How to re-install openSUSE from hard disk using the terminal

I’m running openSUSE 11.3 and screwed some things up so that I can’t install anything, including UNetbootin. So I decided to completely reinstall. I’m limited to using my hard drive as there’s no CD/DVD or floppy drives installed on the machine and BIOS does not support booting from USB.

I found these instructions - Install any Linux distro directly from hard disk without burning any DVD - Just Another Linux Lover Blog

From the terminal enter these commands

sudo mkdir /distro
sudo chmod whoami:whoami
cp MYLINUX.iso /distro/distro.iso

Now extract Linux_kernel & Ram_disk to /distro#

Open /boot/grub/menu.lst

title Install Linux
root (hdX,X)
kernel /distro/Linux_kernel
initrd /distro/Ram_disk

Reboot and select “Install Linux” from grub. Blog Widget by LinkWithin

Creating the folder “distro” on root was easy and went smoothly. I can’t seem to make the second ‘whoami’ command work, though. I copied-and-pasted “sudo chmod whoami:whoami” into the terminal. It asks me for the root password, I enter that and then get

chmod: missing operand after holly:holly' Try chmod --help’ for more information.

I didn’t see anyone reply in the comments of that page saying they had trouble with it, so I think I’m just being an idiot. One person did suggest adding \distro at the end on another page and it gets me

chmod: invalid mode: holly:holly' Try chmod --help’ for more information.

What am I doing wrong here?

As long as you put the iso and /distro on a separate partition that you will not format during the install like /home.
IMHO, it should work, I’ve used ISO Buster on the Windows side to put installation CD/DVDs on Windows drives.

You should use a network installation, which is why it exists, and you’d get the latest updates with the network install. Download openSUSE 11.3

My caveat about the iso install was whether you needed to mount the /distro/disto.iso first, some like, mount -o loop -t iso9660 /distro/distro.iso /MYLINUX
Post back whether it works without my caveat it would be nice to document an alternative worked.


Tarapharazon - I don’t see any way of running the network install without mounting it…
So how do I mount it?

Maybe I’d better put it this way - as far as Linux shorthand goes, I have no idea what any of this means. I just need layman explanations.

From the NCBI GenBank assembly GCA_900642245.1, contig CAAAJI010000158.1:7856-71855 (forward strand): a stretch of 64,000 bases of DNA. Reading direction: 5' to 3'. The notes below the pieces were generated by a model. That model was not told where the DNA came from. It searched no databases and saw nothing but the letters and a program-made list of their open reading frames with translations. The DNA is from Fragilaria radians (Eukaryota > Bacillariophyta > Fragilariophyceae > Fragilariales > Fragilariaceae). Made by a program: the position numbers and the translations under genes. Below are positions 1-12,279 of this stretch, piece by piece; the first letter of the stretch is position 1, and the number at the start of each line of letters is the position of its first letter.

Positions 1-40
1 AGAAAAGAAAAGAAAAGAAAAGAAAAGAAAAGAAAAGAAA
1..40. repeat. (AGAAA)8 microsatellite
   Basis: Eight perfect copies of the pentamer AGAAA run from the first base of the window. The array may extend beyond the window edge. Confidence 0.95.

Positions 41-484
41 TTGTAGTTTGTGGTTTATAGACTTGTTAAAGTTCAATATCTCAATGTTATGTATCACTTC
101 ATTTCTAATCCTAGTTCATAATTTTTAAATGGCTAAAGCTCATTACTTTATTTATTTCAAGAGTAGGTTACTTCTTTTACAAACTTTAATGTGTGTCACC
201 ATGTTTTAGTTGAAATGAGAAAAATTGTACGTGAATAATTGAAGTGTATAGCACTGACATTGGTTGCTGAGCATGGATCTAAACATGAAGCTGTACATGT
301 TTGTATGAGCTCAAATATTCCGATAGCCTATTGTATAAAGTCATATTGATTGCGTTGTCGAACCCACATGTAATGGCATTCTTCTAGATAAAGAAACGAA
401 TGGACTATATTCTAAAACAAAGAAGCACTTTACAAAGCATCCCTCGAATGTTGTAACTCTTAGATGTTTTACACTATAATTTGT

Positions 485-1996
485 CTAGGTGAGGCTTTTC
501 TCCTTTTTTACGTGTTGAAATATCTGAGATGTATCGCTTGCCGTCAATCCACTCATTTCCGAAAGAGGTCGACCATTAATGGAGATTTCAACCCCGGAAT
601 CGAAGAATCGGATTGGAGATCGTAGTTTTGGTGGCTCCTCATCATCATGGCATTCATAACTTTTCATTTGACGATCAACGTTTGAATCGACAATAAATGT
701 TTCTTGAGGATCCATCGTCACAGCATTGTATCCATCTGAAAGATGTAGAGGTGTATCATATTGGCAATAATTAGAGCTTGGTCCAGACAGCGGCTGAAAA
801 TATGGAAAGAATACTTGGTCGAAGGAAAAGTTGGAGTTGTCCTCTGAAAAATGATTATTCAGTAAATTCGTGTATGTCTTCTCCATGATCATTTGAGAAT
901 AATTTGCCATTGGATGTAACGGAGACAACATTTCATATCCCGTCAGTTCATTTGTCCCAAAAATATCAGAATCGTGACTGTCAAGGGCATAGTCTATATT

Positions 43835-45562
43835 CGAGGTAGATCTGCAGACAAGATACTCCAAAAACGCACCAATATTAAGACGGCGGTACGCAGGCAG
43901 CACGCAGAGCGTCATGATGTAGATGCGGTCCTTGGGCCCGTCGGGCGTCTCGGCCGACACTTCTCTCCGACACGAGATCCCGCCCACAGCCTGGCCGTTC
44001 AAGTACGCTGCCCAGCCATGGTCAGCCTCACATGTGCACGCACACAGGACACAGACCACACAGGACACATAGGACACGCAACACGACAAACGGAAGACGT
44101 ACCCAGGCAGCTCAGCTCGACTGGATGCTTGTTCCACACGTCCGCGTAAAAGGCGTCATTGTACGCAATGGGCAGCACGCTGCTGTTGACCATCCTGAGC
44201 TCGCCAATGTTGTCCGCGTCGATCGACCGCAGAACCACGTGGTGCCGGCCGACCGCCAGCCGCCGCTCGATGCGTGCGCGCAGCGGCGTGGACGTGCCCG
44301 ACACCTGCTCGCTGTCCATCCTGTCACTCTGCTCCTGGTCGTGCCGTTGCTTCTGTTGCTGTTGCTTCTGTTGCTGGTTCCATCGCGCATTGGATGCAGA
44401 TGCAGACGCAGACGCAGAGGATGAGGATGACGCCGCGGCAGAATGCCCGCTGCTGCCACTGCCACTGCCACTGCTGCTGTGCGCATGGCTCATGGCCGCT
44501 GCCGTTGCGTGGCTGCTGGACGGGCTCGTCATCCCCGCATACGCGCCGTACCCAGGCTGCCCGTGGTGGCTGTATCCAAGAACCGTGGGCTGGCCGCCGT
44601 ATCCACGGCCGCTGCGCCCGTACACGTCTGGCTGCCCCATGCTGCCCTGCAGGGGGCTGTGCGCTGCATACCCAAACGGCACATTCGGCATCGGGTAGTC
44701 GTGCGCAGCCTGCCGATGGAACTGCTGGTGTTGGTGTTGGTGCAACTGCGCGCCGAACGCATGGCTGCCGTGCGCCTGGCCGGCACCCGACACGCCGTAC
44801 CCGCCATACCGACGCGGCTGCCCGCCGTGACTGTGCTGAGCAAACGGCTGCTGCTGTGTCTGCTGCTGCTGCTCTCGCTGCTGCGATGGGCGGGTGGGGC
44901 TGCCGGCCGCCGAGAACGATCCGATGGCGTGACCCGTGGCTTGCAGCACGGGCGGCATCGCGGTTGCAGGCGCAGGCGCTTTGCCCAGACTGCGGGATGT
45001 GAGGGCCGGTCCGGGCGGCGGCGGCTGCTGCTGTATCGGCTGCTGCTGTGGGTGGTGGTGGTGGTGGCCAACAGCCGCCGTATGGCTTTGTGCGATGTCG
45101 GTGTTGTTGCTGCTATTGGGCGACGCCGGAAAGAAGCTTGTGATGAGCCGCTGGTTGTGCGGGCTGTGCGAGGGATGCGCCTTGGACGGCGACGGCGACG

Hash: SHA1

Your problem is the sudo chmod whoami:whoami command, openSUSE uses
the users group by default, it do not create one group per user, to
install from hdd:

First make a directory (not in the / partition) with your user, then
mount the iso file (mount -t iso9660 isofile.iso /pathtomountpoint -o
loop) and then copy all the content to the directory of the step one

now, from the boot/<arquitectura>/loader directory of the DVD copi the
linux and initrd files to /boot/grub/install (mkdir the directory first)

edit your /boot/grub/menu.lst file and add the following

title Install openSUSE
root (hd0,0) #---> change this to fit your system
kernel /boot/install/linux
initrd /boot/install/initrd

now reboot and select Install openSUSE, it start the ncursed UI and you
have to select install from hard disk and select the directory where you
have copied the files, YaST won’t let you change that partition during
the install


Microsoft Windows is like air conditioning
Stops working when you open a window.
Version: GnuPG v2.0.15 (GNU/Linux)
Comment: Using GnuPG with SUSE -


Please don’t do this on /home. This means the partition will be mounted during install, thus the installer/partitioner will not be able to create a mountpoint for that partition in /etc/fstab. It results in an error on mounting the partition where your homedirs live. If you ignore this, it results in a system where the folder /home resides on the “/” partition, your original /home will not be mounted after finishing the install procedure.

You should unpack the ISO (mount it, copy contents) to another partition than current “/” and “/home”. Then you should create a couple of lines in /boot/grub/menu.lst to create the 11.3 install disk as a boot option. You’d have to use Yast to add a mountpoint for the partition where the content of the ISO lives after install.